From the horse’s mouth
Aylesbury Vale Broadband
Two villages in Aylesbury Vale, Buckinghamshire have been reached for real next-generation broadband thanks to the Aylesbury Vale Broadband project.
North Marston (population 800) and Granborough (population 600) have been the first to benefit from this technology which will primarily be fibre-to-the-premises. But the Aylesbury Vale Broadband Project is taking a mixed-technology approach with fibre-to-the-cabinet if it isn’t feasible to roll out the better technology. Once these villages are proven as successful for this project, other Aylesbury Vale communities will be looked at for covering with next-generation broadband.
This is a complementary project that will focus on areas that are missed out on by the Broadband Delivery UK and the Connected Counties rural-broadband programmes. A lot of the effort is driven by volunteer labour courtesy of the local villagers. There is public funding from the New Homes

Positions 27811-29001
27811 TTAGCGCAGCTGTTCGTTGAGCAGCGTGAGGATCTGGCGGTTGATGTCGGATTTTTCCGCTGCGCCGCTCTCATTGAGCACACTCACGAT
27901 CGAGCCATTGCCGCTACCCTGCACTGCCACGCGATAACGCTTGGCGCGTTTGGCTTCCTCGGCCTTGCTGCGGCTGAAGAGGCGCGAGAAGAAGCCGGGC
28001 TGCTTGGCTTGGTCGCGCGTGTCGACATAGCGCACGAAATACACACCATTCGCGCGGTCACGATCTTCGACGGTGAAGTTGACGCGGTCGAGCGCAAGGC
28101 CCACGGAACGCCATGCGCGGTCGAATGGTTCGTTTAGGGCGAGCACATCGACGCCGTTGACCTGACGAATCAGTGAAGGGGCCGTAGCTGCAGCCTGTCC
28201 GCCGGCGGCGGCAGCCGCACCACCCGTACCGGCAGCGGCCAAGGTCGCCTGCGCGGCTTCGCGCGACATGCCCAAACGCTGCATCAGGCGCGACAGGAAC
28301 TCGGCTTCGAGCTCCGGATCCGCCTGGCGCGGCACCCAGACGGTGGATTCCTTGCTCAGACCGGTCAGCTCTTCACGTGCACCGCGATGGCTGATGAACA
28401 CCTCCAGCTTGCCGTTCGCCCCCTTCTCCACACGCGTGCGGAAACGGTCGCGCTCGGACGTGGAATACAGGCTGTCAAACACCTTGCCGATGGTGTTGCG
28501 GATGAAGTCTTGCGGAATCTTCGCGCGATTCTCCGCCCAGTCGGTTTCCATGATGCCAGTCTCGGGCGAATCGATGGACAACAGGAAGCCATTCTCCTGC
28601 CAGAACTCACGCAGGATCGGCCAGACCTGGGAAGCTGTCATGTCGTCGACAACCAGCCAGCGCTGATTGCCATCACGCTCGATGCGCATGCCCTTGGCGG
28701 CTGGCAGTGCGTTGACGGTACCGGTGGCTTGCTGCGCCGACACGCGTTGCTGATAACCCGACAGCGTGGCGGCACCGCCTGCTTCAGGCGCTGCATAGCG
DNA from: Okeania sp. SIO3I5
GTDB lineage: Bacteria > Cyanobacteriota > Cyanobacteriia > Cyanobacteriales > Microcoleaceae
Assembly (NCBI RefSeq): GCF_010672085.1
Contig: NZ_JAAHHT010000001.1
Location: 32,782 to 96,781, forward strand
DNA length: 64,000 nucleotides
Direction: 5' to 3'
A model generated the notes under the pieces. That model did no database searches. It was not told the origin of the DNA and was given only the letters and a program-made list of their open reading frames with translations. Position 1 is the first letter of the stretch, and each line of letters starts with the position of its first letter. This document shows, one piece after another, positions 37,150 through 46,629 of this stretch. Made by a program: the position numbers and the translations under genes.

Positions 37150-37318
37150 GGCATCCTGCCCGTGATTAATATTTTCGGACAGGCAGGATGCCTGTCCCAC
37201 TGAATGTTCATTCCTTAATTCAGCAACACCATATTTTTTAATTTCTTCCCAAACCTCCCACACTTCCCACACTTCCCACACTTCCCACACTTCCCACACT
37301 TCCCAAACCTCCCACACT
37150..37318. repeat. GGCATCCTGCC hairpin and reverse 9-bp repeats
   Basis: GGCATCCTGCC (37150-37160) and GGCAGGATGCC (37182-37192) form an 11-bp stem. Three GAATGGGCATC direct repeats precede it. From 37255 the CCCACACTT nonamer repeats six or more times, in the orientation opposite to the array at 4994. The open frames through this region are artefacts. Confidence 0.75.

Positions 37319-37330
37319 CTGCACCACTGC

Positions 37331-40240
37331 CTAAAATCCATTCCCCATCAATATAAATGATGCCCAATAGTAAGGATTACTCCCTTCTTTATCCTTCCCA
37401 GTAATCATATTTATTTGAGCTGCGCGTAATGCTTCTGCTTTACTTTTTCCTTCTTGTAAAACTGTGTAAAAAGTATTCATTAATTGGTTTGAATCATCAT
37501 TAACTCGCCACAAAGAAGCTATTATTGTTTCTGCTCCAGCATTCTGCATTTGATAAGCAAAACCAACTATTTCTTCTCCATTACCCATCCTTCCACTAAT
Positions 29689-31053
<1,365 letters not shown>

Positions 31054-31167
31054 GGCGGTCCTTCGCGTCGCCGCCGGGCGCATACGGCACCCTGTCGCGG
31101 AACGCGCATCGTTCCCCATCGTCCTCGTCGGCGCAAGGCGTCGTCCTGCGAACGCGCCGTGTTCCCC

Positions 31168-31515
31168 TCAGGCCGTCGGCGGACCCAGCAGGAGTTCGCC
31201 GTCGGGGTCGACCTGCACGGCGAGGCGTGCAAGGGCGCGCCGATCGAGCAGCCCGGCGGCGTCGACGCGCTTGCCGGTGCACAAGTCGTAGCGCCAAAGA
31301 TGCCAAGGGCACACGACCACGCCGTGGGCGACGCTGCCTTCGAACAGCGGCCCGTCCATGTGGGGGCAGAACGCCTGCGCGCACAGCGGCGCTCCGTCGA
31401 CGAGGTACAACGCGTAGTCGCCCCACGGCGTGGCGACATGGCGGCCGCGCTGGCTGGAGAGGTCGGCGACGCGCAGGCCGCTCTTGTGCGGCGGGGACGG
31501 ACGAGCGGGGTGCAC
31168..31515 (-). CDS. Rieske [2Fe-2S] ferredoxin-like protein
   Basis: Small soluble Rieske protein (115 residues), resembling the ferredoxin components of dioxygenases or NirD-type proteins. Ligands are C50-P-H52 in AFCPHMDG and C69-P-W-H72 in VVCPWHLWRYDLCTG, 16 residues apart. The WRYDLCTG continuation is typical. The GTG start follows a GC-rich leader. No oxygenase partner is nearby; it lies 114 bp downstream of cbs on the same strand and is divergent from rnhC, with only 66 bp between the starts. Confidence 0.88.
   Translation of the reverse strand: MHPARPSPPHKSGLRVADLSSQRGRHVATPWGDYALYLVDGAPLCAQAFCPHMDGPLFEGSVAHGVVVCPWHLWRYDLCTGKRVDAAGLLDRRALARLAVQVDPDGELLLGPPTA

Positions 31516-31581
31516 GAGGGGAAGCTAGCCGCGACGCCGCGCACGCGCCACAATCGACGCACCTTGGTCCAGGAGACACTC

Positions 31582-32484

Once the service is fully active, the cost to join will be at least GBP£25 per month along with a GBP£150 installation fee. This will include the supply of a wireless router that supports 802.11ac Wi-Fi technology to be positioned at the home network’s Internet “edge” while the service has a 12-month minimum term contract. The full-fibre services will run initially at 300Mbps but are capable of Gigabit speeds.
The Aylesbury Vale Broadband project is one of many examples in the UK that I have read about where local effort and initiative has brought a rural area out of the digital backwaters and drawn it to something that satisfies today’s realities. This is being seen as of importance when we deal with the countryside being a small-business hub or attracting people who have had enough of the city life.